The increase in ROS resulting from sustained hyperglyce-mia can lead to myocardial inflammation, which is characterized by the production of large number of cytokines [46]. Previous studies reported that the levels of proinflammatory cytokines and ROS were markedly increased and were associated with impaired glucose tolerance [47,48].Therefore, it has been hypothesized that punicalagin can modulate cellular activity during inflammation due to its antioxidant properties. The current study demonstrated that punicalagin attenuated IL-1b, IL-6 and TNF-a in STZ-induced diabetes in rats. Several recent experimental studies suggest anti-inflammatory effects of pomegranate polyphenols in other settings that are characterized by increased oxidative stress. It has been reported that punicalagin treatment attenuated the elevation of TNF-alpha, IL-6 and IL-1b after LPS-induced acute respiratory distress syndrome in mice [49], in rat primary microglia [22], in cerebral I/R in rats [50] and in an in vitro model of human intestinal

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(2015)

Fig. 9 - Hematoxylin and eosin-stained heart sections of (a) control rat illustrating the regular arrangement of myocardial fibers with oval nuclei (arrows); (b) punicalagin-treated (PU) rat showing no remarkable changes; (c) streptozotocin-induced diabetic rats (STZ) illustrating the disorganized arrangement of the myocardial structure, myocyte degeneration (*) and pyknotic nuclei (Pk); and (d) streptozotocin + punicalagin-treated (STZ + PU) animals displaying an improvement in most of the cardiac muscle fibers with centrally located nuclei (arrows) (Scale bar is 25 |im).

epithelium [51].These data suggest that punicalagin could be an interesting nutritional source that contributes to preventing myocardial inflammation in diseases characterized by 10 excessive oxidative stress, such as diabetes.

To understand the mechanism underlying the cardioprotective action of punicalagin on cardiac apoptosis in diabetes, we investigated the involvement of the STZ-mediated extrinsic and intrinsic apoptotic cell death pathway in cardiac tissues. Flow cytometry analysis demonstrated that punicalagin treatment ameliorated STZ-induced programmed cell death in cardiac tissues by regulating pro-apoptotic proteins, such as CD95; caspases-3, 8, and 9; Bax; and P53, and anti-apoptotic proteins, such as Bcl-2. These results indicate a marked modulation of both mitochondrial and death receptor apoptotic pathways in the hearts of punicalagin-treated diabetic rats and provide evidence that punicalagin has the ability to modulate apoptotic pathways in diabetes. Punicalagin significantly decreased trophoblast death as shown by the reduced levels of cleaved-PARP and LDH release [52]. Punicalagin-rich pomegranate peel extract protected the liver and kidneys by stimulating antioxidant activities and elevating the anti-apoptotic protein Bcl-2 [53]. Punicalagin reduced cerebral ischemia-reperfusion effects via attenuation of proinflammatory cytokines, up-regulation of Bcl-2 and down-regulation of Bax and caspase-3 [50]. In contrast to the induction of apoptosis reported in cancer cells [54], punicalagin protects against heart cell death in STZ-induced diabetes, reflecting the cell type-specific nature of the responses to punicalagin.

In addition, STZ-induced cardiac apoptosis was also evident from the DNA damage. A significant correlation between oxidative DNA damage and hyperglycemia was previously reported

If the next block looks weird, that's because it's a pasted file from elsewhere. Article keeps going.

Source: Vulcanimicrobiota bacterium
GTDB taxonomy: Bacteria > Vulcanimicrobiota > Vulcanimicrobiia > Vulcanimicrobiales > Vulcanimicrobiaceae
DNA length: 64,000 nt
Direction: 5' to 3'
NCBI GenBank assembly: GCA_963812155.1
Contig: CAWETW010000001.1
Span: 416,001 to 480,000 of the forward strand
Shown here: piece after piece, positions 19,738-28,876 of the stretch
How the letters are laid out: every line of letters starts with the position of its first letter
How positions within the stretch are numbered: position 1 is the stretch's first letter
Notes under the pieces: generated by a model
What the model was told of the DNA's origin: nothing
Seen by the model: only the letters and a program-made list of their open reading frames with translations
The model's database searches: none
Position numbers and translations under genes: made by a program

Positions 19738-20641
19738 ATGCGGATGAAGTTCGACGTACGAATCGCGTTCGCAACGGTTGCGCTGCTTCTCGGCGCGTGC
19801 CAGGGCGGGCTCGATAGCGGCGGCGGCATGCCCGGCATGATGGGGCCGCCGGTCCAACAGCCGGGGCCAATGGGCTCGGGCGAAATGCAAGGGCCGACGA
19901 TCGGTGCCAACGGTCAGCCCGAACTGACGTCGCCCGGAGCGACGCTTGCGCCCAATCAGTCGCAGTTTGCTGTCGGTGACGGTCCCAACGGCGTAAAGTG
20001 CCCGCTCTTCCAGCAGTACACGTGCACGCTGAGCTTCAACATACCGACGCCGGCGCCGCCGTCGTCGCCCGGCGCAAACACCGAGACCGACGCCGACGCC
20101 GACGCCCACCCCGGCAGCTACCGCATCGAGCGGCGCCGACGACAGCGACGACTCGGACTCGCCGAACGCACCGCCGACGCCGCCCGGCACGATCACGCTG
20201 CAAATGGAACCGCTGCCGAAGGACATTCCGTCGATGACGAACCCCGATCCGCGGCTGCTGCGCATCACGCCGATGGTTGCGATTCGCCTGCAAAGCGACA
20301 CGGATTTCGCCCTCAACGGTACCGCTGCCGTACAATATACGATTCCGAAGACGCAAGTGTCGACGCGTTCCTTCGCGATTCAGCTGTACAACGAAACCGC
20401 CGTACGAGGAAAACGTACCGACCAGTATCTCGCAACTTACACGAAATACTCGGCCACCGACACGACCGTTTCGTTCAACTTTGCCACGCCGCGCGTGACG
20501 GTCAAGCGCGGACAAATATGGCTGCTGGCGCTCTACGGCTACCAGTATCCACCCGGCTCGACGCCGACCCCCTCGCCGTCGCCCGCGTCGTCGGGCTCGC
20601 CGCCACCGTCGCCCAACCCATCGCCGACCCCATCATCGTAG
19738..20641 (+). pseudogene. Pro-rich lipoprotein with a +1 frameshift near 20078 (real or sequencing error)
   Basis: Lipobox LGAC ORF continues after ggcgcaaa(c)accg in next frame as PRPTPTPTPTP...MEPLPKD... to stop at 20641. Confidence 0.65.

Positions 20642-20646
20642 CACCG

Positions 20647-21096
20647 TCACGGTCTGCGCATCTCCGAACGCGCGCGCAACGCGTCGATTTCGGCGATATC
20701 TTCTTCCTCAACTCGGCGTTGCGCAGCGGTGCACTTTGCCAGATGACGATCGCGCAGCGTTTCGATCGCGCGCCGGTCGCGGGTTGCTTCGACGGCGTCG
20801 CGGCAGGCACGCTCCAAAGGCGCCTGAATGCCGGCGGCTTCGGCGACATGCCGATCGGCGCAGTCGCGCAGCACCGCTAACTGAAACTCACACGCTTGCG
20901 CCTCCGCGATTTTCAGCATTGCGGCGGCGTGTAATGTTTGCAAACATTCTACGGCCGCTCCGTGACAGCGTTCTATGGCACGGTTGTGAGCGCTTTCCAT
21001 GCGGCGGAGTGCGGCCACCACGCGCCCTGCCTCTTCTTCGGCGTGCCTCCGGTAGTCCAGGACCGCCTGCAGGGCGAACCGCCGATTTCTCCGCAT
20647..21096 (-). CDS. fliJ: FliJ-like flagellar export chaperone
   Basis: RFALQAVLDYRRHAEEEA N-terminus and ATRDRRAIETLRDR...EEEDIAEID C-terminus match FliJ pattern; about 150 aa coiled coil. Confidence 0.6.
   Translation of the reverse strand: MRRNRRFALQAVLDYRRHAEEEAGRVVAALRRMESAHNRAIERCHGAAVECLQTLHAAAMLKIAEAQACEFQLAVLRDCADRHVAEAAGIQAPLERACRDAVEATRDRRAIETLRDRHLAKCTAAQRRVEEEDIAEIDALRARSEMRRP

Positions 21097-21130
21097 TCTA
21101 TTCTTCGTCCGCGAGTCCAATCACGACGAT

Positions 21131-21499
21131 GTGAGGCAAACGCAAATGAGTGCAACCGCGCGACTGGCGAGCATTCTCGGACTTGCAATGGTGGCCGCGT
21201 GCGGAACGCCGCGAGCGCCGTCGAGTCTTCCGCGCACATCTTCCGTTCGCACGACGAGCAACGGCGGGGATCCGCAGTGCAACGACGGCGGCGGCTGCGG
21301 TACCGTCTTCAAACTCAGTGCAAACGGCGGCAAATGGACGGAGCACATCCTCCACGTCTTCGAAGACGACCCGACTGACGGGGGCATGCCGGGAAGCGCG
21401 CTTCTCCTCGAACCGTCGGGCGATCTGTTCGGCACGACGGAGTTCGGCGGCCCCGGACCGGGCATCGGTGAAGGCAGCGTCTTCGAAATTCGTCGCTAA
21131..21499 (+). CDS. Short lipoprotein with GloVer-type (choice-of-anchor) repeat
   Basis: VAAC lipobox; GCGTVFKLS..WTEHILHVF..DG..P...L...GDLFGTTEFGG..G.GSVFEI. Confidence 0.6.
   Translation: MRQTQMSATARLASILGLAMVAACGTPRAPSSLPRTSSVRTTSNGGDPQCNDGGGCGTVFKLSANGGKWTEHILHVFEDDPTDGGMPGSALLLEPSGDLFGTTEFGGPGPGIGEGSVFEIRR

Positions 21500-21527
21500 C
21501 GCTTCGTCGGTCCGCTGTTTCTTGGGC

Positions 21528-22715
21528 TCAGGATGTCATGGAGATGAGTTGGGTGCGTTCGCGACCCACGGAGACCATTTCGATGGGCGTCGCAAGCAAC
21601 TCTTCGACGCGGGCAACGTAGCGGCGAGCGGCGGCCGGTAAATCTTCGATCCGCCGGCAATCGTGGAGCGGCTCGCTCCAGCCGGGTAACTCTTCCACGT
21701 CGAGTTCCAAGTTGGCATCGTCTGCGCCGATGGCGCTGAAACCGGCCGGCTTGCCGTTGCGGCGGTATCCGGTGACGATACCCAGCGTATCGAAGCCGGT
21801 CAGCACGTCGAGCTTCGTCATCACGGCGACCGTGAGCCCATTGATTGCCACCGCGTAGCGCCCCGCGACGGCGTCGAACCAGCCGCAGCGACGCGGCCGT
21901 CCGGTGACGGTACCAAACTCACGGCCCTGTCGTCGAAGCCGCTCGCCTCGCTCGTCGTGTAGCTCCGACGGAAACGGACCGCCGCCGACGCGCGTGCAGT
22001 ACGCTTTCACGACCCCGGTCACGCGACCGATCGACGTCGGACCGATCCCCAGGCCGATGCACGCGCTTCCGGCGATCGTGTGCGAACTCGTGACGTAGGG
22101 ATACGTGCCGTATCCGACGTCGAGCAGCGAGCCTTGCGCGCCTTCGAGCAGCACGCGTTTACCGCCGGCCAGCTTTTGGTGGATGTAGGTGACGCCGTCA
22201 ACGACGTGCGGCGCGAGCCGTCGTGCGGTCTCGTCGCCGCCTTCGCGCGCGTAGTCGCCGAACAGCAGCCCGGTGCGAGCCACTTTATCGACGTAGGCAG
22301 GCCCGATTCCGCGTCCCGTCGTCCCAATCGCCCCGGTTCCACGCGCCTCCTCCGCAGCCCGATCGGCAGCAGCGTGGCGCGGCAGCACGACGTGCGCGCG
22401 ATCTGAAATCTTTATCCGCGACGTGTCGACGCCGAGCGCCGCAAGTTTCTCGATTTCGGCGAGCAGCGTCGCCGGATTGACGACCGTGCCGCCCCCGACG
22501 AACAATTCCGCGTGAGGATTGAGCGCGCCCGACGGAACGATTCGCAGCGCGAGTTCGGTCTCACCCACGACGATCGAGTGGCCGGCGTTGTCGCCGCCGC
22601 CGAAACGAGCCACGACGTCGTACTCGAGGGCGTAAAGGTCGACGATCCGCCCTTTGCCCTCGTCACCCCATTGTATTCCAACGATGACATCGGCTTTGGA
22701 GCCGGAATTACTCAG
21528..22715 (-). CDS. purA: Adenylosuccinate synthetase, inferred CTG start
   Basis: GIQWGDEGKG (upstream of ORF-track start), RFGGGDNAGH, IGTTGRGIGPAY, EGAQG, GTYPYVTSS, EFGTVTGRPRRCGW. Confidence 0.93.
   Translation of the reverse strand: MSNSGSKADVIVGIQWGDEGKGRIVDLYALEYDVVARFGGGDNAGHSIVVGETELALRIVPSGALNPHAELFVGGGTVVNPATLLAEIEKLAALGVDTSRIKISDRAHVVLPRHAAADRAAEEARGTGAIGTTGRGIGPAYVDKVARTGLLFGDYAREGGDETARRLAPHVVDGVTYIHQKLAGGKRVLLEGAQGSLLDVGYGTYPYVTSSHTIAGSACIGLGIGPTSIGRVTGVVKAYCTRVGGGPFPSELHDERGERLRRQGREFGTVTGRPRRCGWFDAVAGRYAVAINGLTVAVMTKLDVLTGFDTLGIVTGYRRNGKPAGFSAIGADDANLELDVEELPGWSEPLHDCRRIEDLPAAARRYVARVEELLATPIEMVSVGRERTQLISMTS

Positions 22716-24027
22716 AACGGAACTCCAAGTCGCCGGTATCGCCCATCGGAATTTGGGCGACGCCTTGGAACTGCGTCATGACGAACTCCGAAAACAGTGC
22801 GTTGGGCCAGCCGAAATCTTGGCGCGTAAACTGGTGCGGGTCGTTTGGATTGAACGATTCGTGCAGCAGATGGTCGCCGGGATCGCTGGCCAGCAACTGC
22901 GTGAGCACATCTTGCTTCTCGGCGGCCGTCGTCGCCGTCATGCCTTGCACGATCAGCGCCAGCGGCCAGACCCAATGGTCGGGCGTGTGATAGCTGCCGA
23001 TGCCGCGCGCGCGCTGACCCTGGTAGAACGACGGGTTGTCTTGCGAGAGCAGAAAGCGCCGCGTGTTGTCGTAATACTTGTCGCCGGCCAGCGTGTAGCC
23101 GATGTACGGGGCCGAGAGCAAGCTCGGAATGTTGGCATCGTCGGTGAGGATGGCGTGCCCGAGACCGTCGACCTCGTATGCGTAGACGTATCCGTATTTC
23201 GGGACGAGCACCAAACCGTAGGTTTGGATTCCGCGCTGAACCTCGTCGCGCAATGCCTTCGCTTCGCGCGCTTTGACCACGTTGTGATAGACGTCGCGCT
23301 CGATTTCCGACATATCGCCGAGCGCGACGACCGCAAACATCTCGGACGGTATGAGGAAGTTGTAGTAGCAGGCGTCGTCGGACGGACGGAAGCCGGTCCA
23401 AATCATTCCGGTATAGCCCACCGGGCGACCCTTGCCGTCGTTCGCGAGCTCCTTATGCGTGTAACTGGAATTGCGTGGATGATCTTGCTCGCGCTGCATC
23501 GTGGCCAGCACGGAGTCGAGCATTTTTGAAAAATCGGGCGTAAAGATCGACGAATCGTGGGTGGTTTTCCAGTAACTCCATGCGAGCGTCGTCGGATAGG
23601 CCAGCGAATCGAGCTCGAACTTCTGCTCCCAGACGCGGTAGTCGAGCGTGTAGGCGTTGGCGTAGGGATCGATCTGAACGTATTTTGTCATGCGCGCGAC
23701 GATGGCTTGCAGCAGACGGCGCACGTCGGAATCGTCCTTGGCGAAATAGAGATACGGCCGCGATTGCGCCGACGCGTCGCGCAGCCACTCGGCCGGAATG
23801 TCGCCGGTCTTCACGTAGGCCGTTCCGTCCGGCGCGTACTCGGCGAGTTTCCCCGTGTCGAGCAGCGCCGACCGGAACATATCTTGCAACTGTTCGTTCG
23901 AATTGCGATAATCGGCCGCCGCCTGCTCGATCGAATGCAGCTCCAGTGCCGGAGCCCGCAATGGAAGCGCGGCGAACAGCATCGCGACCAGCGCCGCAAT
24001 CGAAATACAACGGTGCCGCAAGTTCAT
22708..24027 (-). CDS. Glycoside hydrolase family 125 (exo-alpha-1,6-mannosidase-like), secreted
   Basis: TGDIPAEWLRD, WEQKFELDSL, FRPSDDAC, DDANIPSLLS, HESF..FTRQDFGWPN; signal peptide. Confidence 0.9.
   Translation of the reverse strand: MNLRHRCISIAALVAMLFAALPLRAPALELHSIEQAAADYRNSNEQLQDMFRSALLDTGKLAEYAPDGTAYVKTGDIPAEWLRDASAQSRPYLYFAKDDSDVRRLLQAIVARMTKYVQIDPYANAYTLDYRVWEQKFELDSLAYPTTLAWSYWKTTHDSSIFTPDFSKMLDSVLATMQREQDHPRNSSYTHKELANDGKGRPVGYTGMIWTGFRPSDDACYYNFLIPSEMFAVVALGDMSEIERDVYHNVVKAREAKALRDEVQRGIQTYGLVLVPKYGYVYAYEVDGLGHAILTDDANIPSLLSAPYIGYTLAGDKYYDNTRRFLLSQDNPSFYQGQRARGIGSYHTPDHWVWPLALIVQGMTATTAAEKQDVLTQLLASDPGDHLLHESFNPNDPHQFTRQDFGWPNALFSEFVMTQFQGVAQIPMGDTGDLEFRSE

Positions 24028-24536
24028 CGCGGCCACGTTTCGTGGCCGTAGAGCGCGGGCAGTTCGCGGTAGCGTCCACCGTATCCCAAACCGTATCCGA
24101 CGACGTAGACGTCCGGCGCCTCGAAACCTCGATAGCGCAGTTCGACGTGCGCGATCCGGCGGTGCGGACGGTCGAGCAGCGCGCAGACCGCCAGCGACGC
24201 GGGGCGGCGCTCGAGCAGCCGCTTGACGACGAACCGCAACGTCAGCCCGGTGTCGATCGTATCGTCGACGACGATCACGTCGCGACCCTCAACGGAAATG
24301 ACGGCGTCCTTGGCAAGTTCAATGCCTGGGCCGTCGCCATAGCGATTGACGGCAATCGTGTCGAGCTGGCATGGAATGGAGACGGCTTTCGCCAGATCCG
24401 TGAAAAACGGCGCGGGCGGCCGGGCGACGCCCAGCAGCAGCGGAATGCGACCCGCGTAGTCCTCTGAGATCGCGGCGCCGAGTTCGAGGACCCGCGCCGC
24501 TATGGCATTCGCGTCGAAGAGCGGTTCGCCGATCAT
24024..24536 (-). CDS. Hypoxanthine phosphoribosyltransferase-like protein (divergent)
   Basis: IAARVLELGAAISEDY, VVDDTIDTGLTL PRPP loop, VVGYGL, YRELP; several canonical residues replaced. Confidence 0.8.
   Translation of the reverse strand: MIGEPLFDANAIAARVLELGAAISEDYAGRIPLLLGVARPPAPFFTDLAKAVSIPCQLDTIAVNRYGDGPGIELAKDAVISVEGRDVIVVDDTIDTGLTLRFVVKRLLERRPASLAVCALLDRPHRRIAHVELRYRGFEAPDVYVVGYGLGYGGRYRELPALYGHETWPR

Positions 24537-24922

[55]. Punicalagin treatment protected cardiac tissue from STZ-induced DNA damage, as evidenced by the inhibition of the increase of comet parameters compared to the diabetic rats. This implies that punicalagin prevented DNA strand breaks and maintained its supercoiled loops in an appropriately firm status. The precise mechanism is unidentified. However, this may be attributed to the effective antioxidant capacity of punicalagin. Therefore, punicalagin can decrease the DNA damage by scavenging the ROS in diabetic cases.

Significantly, the current results display, for the first time, that punicalagin has biological activities in addition to being an antioxidant in the diabetic heart. Punicalagin showed anti-apoptotic effects and protected DNA. It can trigger a variety of anti-apoptotic pathways due to its inherited antioxidant property. Punicalagin treatment effectively down-regulates P53 and up-regulates Bcl-2 and intracellular GSH levels in the STZ-treated rats. P53 and its regulated genes can be activated by hyperglycemia, leading to cardiomyocyte death [56]. It is reported that P53 has the ability to induce apoptosis by an ROS-dependent pathway [57,58]. In contrast, Bcl-2 exhibits an anti-apoptotic and anti-necrotic influence via its antioxidant effect on intracellular ROS [43,59]. Bcl-2 can decrease lipid peroxidation by increasing cell resistance to ROS and blocking ROS production [58]. Accordingly, it is suggested that the anti-apoptotic effect of punicalagin may occur via down-regulating P53 induction and up-regulating Bcl-2, which is related to the enhanced GSH and antioxidant levels in the heart. It also seems that punicalagin decreases apoptosis by blocking DNA damage via the suppression of caspases and pro-inflammatory cytokines that may be related to its anti-glycemic and anti-hyperlipidemic actions. 68

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In conclusion, the underlying mechanisms of punicalagin-induced protection against diabetic cardiomyopathy are pleiotropic and include anti-hyperglycemic, anti-hyperlipidemic, antioxidant and anti-inflammatory activities. It can play an important role in the modulation of inflammatory and apoptotic cell signaling in the diabetic heart.

Acknowledgments

The facilities provided by the Faculty of Science, Mansoura University, Egypt, are greatly acknowledged and appreciated.